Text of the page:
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My Autism, COVID-19 and moving during a pandemic – James’ story

28 Apr 2021

James, who is supported by Precious Homes in Dudley, shares his story of how the pandemic has affected him.

“At the start of the COVID-19 pandemic, I didn’t realise the impact it was going to have on the country. As it didn’t seem close to me, I struggled to accept that it was real. Before lockdown happened, I was worried that people were buying all of the items that I may need. I felt on my own and that I was having to manage the stress of it, which was confusing. I didn’t understand why some people were doing what they were doing.

Self-isolation

“I stayed in my bungalow for 69 days without leaving.”

I know I could have left for exercise and essential shopping, but people were acting differently. At this point, people weren’t having to wear masks and I felt safer just staying inside away from it all – to me that made sense.

I found myself living with my curtains shut and didn’t leave at all. My advocate had to post my medication through my letterbox, as I didn’t leave the house. The same as everyone else, my world got smaller. I then found my routine became more rigid which I knew would be harder to change in the future because of my Autism.

Moving during lockdown

I moved to the Dudley service in October last year and again all of my routines changed. I was moving at a time where I knew that a second lockdown was imminent. I knew I would get used to a routine based on the current guidelines but then it would all change again.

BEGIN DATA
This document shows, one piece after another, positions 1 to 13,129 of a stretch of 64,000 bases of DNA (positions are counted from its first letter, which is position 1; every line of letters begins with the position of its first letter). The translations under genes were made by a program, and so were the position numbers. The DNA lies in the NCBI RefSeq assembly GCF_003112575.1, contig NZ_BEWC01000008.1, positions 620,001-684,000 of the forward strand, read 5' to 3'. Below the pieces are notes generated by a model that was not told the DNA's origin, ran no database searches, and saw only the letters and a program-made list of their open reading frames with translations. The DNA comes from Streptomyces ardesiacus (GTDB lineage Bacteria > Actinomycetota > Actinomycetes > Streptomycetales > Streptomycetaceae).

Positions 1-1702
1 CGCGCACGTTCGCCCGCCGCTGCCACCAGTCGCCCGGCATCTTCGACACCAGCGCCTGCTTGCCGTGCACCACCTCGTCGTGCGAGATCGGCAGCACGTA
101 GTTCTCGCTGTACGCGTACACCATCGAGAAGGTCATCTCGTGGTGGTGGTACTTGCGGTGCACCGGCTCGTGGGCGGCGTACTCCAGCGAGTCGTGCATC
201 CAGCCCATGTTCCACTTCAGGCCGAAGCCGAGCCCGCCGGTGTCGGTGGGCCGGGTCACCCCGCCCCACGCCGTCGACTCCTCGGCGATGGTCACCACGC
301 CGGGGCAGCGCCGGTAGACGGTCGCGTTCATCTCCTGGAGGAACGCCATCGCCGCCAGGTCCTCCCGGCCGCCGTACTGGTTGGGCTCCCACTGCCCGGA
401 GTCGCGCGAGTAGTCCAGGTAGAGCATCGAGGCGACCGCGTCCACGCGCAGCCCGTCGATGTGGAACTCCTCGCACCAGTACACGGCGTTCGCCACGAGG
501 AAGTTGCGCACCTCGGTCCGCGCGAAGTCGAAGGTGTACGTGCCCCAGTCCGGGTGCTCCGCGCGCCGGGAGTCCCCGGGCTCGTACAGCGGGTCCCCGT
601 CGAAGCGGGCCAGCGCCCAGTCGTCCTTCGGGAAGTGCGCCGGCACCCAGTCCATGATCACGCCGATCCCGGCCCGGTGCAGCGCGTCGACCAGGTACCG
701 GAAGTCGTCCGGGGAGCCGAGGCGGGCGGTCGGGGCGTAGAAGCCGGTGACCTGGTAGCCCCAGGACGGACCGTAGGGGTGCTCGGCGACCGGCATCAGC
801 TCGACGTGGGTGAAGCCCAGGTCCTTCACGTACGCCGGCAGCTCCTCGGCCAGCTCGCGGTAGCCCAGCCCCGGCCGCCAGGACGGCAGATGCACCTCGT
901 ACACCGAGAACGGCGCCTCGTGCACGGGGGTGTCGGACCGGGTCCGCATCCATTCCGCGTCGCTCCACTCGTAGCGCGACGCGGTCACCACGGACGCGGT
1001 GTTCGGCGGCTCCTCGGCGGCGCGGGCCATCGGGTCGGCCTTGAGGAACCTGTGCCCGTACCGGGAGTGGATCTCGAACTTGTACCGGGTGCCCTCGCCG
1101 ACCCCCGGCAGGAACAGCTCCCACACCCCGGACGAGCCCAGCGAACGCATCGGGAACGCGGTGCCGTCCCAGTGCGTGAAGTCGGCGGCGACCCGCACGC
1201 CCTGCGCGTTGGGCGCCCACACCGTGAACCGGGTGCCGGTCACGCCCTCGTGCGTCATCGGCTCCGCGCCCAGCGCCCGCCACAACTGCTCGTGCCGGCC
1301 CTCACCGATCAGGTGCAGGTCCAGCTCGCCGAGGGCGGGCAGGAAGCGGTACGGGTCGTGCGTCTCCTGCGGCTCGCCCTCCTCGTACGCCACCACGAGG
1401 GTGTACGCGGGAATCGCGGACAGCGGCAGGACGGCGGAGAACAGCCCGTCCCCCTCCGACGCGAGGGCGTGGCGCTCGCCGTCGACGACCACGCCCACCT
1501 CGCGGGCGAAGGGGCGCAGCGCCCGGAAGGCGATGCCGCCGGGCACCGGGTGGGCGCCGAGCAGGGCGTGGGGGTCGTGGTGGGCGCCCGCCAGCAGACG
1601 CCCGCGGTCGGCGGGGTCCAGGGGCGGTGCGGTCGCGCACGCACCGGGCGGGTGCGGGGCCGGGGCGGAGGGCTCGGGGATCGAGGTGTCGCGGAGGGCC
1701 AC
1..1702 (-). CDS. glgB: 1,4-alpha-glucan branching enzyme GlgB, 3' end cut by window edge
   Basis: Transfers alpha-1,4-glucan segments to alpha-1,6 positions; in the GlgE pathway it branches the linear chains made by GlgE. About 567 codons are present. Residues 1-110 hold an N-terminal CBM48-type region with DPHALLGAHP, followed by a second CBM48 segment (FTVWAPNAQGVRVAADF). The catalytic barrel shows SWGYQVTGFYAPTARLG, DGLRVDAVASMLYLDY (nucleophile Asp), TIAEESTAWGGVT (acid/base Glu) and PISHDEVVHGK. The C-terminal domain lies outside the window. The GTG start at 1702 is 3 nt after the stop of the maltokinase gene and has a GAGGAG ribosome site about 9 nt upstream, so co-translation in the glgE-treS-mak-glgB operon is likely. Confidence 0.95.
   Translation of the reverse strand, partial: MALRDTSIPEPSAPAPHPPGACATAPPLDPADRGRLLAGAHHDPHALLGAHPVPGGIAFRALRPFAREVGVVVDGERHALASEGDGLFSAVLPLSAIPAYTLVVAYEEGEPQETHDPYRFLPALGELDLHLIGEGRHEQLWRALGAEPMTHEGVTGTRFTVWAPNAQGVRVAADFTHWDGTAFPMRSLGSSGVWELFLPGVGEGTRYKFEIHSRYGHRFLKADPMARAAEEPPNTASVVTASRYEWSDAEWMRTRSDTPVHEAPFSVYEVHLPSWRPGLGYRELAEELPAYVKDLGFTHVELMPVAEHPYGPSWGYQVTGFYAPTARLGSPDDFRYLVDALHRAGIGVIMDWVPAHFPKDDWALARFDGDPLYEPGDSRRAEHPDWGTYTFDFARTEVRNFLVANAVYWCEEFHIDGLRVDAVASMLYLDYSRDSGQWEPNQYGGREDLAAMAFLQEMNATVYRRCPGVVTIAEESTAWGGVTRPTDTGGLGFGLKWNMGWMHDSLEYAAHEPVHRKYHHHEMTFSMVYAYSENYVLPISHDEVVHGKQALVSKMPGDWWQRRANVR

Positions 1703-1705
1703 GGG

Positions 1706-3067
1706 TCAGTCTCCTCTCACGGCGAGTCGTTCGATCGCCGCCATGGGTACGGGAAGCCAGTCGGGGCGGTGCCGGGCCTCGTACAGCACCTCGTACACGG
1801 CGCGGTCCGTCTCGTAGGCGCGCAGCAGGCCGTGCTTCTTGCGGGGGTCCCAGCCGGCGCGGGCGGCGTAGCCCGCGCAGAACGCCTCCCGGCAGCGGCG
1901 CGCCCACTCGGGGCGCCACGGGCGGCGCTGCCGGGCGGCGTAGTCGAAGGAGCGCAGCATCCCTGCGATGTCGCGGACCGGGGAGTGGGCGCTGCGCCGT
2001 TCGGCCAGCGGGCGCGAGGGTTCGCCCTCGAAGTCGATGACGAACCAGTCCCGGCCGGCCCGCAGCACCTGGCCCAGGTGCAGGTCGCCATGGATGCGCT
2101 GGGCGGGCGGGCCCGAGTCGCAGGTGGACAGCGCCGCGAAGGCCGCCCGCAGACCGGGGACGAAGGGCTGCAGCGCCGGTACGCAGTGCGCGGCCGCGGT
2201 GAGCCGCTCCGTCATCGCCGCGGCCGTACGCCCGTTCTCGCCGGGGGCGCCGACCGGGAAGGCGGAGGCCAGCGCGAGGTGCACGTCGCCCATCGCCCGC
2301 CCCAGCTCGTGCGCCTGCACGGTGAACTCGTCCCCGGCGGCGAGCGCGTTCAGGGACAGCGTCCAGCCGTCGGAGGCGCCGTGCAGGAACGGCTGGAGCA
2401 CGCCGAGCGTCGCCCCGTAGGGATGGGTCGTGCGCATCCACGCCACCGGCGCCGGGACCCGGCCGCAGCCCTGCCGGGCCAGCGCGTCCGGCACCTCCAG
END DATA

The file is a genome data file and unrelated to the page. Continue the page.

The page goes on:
“I have autism, I look at trying to establish predictability in what is normally an unpredictable world. Add a pandemic into the mix, with frequent changes, that made it even more unpredictable and made me more anxious. It was a lot to process and I felt tired. It felt like I was running off a cliff – running and running and running in the air before falling. But I didn’t fall, I had support.”

There have been a lot of changes with the rules around COVID-19 and what we can and can’t do, I felt that the rules were in place to keep people safe. What I don’t understand and needed support to understand is why some people don’t follow what they are being told to do to keep other people safe. Someone pushed past me the other day on an escalator. They said sorry and said they were late for work but they weren’t wearing a mask and they were too close to me. I don’t understand why people would do that.

With things opening up now, overnight the community went from quieter and more controlled to it seeming like everyone was out. Shops that I’d got used to being quieter were busier. Roads were busier. New places were open and it was a lot to adjust to quickly. I also want to do things I used to enjoy, but I know systems around these will have changed. I will have to adjust to but I know I’ll have support to do this.

Finding the right support

I never felt like I was part of society because of my Autism. I felt this more when I was on my own – especially during COVID-19.

“I’ve realised that, when I’m with my support staff, I’m not apart from society. I feel part of it because I don’t feel alone anymore.”

Being with someone that gets it and understands me makes me feel like I’m safe. It means when I’m out doing things there is always someone there that understands me. It means I worry less about meeting other people and what they may or may not do.

“Getting good support is what I needed. I’m very lucky to have my keyworker. If I didn’t have that during the last 6 months I know I wouldn’t be in a good place now.”

I’ve needed my support, especially during Covid-19. Even though I think I’ve needed more support I don’t feel like I’ve become more dependent. In fact, I feel I’ve become more independent. I feel more relaxed and have more energy than I did this time last year. This is because I feel safe and have company that I trust.”

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